My relationships are good. I didn't hide anything. I told them when I found out, when I was in the hospital.
It's important to build a support system around you before you get sick. If you got sick right now, you should know you could call one person, and they know everybody to call.
Don't assume family and friends will not love you. Most of the time, you will be quite surprised -- they come around and are there for you. If they're not, it's better to find out while you're healthy than when you're ill. I tell people, "Take the power out of a secret: Tell it."
How do you decide whether to disclose your HIV status to someone?
I think you have to look at each person you tell on an individual basis: How important is that person in your life; how close are they to you? I'm a public person, so I've told it in magazines, newspapers, on TV. But that's not for everybody. Even when I speak to people now, I still sometimes get a little nervous. It's still like having to come out again when I'm standing in front of people saying I'm HIV positive. You have to begin to find those one or two whom you can tell, so it takes some of the anxiety out of it. If it's a really close person, you need to tell it, get it out of the way, and have faith that they can handle it.
What is the best response you have ever gotten from telling someone?
The best responses were times when I was ill. People showed up that I didn't expect to, just to be with me. I've been blessed with that. I've had people drive hundreds of miles to see me. I've been home and a friend came to me and said, "I want a set of keys to your house." And I said, "For what?" He said, "So that I can get in." And he just took over, and I sat back and laughed.
Also, I've had people come to say thank you because they've heard me speak, or watched me go through it.
What is the worst response?
The worst responses were in early days when people got judgmental. I knew they were just venting, and I was able to stand there and let them get it out of their system, which most people have a hard time doing.
I was speaking at one event, and a guy stood up and pointed his finger at me like he had a gun, squeezing the trigger, and waved at me to come outside. After I had finished speaking and greeting people, I went outside and stood across the street. My attitude was, I would die standing, but I wouldn't run and hide.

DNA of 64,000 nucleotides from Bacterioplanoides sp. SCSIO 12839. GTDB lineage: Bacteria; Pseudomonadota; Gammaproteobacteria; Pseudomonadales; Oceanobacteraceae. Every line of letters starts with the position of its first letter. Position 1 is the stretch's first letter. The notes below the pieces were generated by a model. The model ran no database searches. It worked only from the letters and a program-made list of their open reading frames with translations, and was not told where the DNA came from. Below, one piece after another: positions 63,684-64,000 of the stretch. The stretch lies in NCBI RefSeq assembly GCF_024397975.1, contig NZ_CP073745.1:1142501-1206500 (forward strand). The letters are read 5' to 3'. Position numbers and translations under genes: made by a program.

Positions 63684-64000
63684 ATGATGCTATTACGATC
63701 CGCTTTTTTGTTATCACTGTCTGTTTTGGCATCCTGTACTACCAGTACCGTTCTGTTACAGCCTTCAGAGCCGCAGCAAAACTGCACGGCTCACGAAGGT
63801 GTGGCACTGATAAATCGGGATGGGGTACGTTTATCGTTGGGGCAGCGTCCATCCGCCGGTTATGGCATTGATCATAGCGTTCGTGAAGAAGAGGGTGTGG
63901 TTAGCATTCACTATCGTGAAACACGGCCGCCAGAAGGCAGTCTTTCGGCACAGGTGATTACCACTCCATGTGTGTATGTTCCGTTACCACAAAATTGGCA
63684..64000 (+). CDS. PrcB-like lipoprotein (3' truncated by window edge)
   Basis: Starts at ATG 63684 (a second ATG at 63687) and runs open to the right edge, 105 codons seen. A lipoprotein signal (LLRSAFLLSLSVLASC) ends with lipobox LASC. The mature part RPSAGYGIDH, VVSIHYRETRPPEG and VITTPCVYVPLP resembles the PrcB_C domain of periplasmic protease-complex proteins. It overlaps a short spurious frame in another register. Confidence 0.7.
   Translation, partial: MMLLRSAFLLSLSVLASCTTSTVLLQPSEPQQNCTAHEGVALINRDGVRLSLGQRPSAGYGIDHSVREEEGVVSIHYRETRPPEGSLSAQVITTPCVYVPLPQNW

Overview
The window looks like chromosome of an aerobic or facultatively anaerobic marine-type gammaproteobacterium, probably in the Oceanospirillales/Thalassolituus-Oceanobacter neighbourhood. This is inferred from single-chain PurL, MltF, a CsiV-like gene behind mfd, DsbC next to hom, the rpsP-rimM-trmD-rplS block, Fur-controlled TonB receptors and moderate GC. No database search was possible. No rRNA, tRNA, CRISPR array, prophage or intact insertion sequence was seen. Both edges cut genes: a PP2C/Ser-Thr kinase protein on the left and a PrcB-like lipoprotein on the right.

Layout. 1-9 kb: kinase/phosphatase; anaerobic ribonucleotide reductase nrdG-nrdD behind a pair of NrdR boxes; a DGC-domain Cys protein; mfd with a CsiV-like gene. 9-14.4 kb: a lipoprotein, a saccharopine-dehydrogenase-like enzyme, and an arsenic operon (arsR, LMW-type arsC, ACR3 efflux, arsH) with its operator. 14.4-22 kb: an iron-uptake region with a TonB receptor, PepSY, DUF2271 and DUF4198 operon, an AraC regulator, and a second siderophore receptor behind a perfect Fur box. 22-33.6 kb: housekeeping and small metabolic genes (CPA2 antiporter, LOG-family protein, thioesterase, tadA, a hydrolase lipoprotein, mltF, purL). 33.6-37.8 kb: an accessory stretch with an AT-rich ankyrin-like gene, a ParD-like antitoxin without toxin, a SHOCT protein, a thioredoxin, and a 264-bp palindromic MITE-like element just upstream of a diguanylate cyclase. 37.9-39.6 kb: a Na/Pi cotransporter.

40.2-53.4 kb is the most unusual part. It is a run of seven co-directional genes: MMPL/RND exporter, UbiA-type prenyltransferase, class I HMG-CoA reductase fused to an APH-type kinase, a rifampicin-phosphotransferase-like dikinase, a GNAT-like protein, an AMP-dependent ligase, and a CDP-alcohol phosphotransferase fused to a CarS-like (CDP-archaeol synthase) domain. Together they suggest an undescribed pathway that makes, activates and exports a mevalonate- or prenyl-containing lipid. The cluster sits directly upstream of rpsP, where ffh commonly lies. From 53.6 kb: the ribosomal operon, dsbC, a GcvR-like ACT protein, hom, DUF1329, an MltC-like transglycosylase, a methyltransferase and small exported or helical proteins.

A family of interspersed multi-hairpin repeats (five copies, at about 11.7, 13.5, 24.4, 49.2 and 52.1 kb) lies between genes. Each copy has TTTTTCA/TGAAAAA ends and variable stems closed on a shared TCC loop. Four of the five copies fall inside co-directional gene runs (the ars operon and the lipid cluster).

You still have people with negative responses. I've been blessed not to have it much because I'm very clear: If you want to judge me, then let's open up the doors, let's see what you're doing. I believe in the Scriptures, which say, "Love God with all your heart, soul and mind. And love your neighbor as you love yourself." It didn't say love your neighbor if they're HIV negative, or love your neighbor if they're straight. It just says, "Love your neighbor."
Also, a doctor told me in 1990, the first time I was hospitalized, "You will never walk again. You won't see Christmas."
I said, "Who told you that?"
He said, "That's my professional opinion."
"Then I'm safe," I said, "because you can be wrong."
He said, "I've seen this a hundred times before."
I said, "I'm a hundred and one. I'm the one you haven't seen, and I'm telling you, I will walk."
It wasn't easy. I struggled; I forced myself to get up. I had people hold me up, and let me wiggle, but be there to catch me if I fell.
Where do you think you get that strength?
Two places. One, my mother and grandmother were two very determined black women. Two, I started training in martial arts when I was 14 in a very traditional way with a Korean instructor. The mind-set was: You do not let anything defeat you. I studied meditation and yoga, which gave me inner strength to visualize and accomplish my goal. I would visualize myself standing and walking, just like when I was in a martial arts competition I saw myself going through and winning. Every time I stood up or took a step, I would go, "I win."
Building that kind of attitude gets you through. And having strong faith is of major importance for me.